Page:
In this case, being obliterated means to move on, and when you've made such close friends in this place, moving on can be very bittersweet, and this is how the anime creates characters that tugs at your heartstrings. The anime also introduces us to a band (Girls Dead Monster) formed within the school, and Iwasawa, the vocalist and guitarist's arc in the anime is one of my favourites--albeit, the tears. 

On a side note, they sang a song titled "Alchemy" in one of the episodes, and the same song has been covered by Poppin'Party in the Bang! Dream franchise. 

Sadness aside, the light-hearted and comedic moments are truly one of the most memorable takeaways from Angel Beats. 


I weep everytime Shiina speaks a little, because she herself, is a lovable dork. 

Oh, and before Shokugeki no Soma made Mapo Tofu popular, Angel Beats actually gave an emphasis to that food dish as well. 

To add it on, Kanade (pictured above) is probably one of the earliest kuudere anime characters as well. 

Overall, Angel Beats was a feels trip from start to end, and there's so much I love about this anime--the setting itself, the various backstories we are exposed to, as well as the music in between. There are lessons learnt, and characters to empathise with, making it a rather enjoyable anime from P.A Works. 



Visuals 

While P.A Works' visuals have been pretty wonderful and consistent so far, there are three animes where their art really 'POP' and it makes me feel like I'm immersed in that setting as well. 


Nagi no Asu Kara: A Lull in the Sea 


From the title, you could somewhat get a sense of the setting where this anime will take place in--that's right, it takes place underneath the sea, where humans can survive with Ena, a special skin that allows them to live and breathe underwater. No The Little Mermaid jokes, please. That aside, it's a rather unique choice of setting and the visuals depicting that certainly doesn't disappoint. 





Truly makes me feel like I'm underwater as well...

Visuals aside, Nagi-Asu's storyline reminds me of True Tears, with the idea of romance, drama and childhood friends among high school students. At times, it does get a little bit too melodramatic--the same thing that I felt with True Tears, but what makes up for it is the constant magic in its visuals and setting that moves the anime forward, as well as add semblance to the plot development.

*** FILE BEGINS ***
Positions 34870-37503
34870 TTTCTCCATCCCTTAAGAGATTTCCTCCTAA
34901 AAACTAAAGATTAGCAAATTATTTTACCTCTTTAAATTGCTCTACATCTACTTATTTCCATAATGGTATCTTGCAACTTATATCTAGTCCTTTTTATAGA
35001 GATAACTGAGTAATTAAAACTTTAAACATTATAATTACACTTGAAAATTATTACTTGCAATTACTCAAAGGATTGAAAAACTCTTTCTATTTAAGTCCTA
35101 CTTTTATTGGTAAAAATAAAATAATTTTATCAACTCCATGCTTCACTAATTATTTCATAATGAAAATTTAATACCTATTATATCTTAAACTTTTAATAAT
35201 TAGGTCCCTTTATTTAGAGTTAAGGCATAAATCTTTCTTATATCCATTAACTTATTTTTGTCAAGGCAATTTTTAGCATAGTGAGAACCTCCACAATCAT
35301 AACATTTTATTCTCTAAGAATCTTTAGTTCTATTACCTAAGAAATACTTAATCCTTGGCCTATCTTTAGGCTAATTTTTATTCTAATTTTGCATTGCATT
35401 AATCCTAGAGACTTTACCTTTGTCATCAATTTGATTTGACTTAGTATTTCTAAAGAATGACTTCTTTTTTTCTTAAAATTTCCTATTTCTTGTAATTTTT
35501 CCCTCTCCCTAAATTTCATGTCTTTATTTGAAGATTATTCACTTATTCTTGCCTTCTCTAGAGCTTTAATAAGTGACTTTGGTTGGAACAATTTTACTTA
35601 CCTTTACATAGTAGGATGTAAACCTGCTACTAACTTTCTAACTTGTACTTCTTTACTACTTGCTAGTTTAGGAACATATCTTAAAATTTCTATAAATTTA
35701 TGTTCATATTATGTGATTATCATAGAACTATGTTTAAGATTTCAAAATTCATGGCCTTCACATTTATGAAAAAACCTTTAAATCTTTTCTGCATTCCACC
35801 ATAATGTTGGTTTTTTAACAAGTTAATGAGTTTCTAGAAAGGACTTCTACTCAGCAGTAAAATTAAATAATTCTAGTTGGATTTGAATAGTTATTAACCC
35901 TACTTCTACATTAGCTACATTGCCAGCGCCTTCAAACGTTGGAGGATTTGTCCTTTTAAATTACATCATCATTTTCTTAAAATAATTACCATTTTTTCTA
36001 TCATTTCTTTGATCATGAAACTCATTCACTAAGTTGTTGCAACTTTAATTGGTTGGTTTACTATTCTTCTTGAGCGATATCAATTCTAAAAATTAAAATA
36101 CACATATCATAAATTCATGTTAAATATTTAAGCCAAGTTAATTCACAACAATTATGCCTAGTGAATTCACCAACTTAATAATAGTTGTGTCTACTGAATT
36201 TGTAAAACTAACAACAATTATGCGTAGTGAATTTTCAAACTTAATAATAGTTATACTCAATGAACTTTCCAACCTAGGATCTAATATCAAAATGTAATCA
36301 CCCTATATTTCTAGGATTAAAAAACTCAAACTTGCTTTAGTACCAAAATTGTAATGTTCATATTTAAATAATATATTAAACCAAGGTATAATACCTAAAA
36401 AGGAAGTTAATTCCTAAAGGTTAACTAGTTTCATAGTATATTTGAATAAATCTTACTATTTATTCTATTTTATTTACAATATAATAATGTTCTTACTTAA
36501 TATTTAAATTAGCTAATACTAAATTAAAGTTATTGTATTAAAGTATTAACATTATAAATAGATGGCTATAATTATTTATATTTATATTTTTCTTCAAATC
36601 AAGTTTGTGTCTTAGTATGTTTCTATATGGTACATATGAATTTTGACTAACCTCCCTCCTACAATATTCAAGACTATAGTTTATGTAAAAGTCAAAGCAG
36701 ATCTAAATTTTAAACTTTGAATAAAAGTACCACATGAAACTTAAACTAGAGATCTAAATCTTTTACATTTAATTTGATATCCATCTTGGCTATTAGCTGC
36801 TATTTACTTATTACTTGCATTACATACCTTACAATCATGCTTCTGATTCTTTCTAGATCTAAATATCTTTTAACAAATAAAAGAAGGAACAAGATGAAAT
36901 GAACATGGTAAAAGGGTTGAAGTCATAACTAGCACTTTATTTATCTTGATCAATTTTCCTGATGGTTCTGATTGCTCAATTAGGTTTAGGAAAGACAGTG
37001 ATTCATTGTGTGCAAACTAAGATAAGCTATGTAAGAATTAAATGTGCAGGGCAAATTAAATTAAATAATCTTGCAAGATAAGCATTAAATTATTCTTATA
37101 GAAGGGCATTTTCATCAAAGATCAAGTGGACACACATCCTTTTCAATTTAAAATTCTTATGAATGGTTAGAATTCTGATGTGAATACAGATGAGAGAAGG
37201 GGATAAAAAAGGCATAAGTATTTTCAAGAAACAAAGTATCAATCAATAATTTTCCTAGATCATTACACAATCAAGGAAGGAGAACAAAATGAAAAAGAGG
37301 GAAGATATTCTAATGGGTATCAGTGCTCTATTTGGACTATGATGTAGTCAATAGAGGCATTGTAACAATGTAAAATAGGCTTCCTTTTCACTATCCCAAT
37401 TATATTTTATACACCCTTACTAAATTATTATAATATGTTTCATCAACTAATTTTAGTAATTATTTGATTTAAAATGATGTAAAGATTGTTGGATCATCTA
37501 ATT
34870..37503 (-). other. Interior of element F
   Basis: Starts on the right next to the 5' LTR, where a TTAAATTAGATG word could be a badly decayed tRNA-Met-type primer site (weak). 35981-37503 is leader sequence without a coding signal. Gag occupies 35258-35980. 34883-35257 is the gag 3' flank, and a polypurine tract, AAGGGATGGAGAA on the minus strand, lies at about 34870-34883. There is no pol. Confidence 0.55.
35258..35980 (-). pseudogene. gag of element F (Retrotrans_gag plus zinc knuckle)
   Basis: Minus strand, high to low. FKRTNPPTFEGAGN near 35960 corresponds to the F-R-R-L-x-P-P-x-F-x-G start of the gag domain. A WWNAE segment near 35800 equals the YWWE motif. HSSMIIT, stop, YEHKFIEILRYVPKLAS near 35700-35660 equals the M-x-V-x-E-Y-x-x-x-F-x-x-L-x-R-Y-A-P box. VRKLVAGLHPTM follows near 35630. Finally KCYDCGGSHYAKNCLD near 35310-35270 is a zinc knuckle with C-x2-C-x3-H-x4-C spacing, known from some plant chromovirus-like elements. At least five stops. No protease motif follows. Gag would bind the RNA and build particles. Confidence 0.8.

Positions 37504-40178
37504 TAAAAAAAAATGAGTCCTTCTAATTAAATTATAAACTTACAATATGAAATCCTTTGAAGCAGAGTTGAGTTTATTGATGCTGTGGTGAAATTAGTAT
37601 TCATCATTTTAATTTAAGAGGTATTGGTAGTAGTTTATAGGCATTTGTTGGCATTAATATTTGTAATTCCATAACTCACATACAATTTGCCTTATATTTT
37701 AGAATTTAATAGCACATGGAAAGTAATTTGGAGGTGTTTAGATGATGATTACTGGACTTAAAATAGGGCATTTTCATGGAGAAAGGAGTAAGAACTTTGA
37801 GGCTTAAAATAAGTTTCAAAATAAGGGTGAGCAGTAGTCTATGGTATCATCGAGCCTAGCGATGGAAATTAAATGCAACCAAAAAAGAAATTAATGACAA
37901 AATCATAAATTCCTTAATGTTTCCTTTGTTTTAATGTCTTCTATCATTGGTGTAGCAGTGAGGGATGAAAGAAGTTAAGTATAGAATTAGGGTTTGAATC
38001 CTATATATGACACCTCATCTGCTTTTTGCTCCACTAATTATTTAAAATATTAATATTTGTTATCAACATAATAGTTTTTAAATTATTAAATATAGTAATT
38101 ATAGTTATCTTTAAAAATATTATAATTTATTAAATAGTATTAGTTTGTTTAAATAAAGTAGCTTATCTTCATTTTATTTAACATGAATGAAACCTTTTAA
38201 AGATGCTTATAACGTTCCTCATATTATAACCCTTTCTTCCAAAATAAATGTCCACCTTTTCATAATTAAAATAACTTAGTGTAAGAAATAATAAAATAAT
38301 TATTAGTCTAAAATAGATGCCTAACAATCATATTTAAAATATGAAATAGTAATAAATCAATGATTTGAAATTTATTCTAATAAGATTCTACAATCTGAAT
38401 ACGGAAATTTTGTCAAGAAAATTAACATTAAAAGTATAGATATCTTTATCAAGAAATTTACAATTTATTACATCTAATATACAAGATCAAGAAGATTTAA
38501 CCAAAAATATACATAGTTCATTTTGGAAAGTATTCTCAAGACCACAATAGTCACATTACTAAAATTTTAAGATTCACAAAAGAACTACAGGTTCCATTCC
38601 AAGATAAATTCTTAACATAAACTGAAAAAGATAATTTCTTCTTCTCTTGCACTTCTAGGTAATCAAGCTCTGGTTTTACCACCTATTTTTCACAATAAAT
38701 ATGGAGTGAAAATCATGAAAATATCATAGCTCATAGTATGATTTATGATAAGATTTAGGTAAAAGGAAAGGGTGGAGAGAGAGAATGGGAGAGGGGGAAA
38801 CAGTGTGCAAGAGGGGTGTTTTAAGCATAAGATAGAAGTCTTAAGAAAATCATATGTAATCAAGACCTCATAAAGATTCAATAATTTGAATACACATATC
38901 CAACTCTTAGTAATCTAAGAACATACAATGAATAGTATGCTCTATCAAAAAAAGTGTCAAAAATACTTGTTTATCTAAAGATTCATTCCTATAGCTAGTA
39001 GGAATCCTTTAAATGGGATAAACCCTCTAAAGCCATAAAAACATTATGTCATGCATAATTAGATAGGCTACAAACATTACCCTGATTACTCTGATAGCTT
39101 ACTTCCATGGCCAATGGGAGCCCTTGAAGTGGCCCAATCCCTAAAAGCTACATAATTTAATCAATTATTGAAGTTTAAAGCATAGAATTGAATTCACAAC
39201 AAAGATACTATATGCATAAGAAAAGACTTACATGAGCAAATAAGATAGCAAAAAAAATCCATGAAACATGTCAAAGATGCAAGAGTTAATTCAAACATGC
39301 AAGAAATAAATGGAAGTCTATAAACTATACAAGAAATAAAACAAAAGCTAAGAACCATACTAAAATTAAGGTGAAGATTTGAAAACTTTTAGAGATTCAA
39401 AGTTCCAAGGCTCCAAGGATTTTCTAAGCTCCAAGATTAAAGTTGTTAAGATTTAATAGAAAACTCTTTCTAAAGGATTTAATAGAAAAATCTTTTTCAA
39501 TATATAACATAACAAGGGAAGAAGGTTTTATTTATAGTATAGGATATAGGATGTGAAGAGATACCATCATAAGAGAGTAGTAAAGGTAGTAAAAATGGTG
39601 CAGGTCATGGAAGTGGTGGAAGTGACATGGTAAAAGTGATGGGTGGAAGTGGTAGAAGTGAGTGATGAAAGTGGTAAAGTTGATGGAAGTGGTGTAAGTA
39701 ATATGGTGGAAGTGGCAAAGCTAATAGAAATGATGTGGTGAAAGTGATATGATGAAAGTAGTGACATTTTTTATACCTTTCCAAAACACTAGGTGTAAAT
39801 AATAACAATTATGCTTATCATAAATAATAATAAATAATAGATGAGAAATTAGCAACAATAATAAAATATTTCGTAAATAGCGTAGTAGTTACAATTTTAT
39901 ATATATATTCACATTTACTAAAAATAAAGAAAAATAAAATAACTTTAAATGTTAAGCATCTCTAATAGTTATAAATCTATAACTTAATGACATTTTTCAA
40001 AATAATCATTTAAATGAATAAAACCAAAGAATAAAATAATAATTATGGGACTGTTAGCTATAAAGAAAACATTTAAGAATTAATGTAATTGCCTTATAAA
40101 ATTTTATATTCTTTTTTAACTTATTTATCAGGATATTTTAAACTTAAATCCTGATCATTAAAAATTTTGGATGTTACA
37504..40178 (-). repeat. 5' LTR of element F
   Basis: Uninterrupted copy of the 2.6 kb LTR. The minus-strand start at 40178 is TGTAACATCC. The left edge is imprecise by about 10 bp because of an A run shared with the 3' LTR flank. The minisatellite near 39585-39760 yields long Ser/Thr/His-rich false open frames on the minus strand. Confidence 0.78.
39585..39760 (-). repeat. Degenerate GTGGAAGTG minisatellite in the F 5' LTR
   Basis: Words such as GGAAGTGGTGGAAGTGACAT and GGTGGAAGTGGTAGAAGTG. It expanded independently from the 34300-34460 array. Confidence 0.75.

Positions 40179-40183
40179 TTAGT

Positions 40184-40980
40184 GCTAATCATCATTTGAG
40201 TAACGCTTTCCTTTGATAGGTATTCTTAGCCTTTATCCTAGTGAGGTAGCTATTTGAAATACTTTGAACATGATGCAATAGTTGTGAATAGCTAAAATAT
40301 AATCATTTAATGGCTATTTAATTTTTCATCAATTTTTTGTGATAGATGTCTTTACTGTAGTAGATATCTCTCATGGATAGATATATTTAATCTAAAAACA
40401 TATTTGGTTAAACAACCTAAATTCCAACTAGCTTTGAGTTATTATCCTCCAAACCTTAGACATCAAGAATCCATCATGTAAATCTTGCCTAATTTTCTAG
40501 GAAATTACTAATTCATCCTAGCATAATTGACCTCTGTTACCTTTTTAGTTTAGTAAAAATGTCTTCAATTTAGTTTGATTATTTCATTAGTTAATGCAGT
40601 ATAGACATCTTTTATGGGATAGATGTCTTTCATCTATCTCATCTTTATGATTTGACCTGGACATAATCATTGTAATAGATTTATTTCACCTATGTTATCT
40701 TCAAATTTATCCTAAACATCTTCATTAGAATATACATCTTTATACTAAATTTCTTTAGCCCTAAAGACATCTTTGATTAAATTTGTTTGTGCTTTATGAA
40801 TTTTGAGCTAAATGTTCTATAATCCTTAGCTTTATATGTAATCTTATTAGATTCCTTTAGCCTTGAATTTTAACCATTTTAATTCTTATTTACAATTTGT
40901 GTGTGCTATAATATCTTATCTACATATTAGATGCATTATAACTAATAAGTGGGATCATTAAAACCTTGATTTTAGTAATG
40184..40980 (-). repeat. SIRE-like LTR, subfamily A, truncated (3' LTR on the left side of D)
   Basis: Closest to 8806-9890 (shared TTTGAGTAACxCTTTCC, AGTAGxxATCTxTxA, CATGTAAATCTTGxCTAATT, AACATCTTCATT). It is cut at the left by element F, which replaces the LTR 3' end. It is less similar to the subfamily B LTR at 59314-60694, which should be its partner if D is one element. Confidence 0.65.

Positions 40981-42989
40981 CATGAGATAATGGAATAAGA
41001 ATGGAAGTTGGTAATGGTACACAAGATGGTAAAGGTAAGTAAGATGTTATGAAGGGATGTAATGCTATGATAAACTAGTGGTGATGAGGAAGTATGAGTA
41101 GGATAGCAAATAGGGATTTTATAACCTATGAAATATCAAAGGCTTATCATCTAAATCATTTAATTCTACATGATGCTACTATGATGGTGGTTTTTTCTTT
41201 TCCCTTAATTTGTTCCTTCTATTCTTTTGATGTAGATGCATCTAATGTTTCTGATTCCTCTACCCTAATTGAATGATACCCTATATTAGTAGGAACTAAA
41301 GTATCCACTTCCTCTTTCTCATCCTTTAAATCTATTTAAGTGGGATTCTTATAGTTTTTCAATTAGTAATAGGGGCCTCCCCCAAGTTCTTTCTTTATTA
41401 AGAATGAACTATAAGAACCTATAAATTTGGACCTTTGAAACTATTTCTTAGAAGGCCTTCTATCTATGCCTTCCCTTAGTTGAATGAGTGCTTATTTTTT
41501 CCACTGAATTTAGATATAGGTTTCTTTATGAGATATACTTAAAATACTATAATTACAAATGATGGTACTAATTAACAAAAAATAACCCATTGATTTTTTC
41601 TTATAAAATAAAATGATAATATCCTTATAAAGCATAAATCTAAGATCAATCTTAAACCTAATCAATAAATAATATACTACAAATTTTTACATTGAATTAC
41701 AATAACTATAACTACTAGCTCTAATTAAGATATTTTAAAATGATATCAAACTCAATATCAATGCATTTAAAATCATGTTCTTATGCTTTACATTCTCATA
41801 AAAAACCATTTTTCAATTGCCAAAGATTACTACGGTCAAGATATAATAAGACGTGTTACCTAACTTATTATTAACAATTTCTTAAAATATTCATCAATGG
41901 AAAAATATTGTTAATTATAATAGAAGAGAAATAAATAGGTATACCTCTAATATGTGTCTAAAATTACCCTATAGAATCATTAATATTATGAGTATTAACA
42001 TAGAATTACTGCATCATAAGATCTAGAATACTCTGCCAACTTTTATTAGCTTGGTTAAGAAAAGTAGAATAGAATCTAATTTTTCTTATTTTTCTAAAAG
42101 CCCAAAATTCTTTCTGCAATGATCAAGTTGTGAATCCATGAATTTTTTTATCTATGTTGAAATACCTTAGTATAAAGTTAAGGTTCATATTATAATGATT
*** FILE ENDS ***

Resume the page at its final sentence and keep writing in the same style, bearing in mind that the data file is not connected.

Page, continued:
Irodoku: The World in Colours 


Irodoku: The World in Colours is one of the newer works from P.A Works. Released in Fall 2018, it is an anime revolving around a colourblind girl named Hitomi, who is from a family of witches. Instantly, we can tell there's going to be slice-of-life, mixed with some magic in this anime. However, the most important thing is that the aspect of Hitomi's colourblindness will probably allow us to root for her to be able to see colours again and when we do, the visuals surely are a sight to behold. 









I'm sure Hitomi isn't disappointed by all the sights she has seen too after her grandmother has granted her with a type of magic that transports her back to 60 years in the past. Besides that, I love how having her sense of colours back is also parallel to her progression in opening herself up to people and making friends. 

Another extra detail I noticed in the art style here is their further emphasis to lighting and depth, as compared to other animes within P.A Works where their visuals were slightly flatter. The soft shadows really remind me of the lighting used in KyoAni's works. 







Uchouten Kazoku (The Eccentric Family) 


Now Uchoten Kazoku is an interesting pick. Unlike the other 2 animes mentioned, the visuals are presented in a way where they are rather unique, and true to that anime and only that anime itself. I guess that's where the "eccentric" in the title comes from. The visuals are eccentric and while it may take a bit of time getting used to, I really appreciate how unique it is.

The attention to every small detail... The weird textures on the ground... The rugged wallpaper. Somehow it all fits in together in an eccentric way. 




There's something about the clean lines shaping the buildings in this shot which makes it charming.

In a way, Uchouten Kazoku's visuals are also reminiscent of the visuals in the anime Tatami Galaxy, which isn't from P.A Works.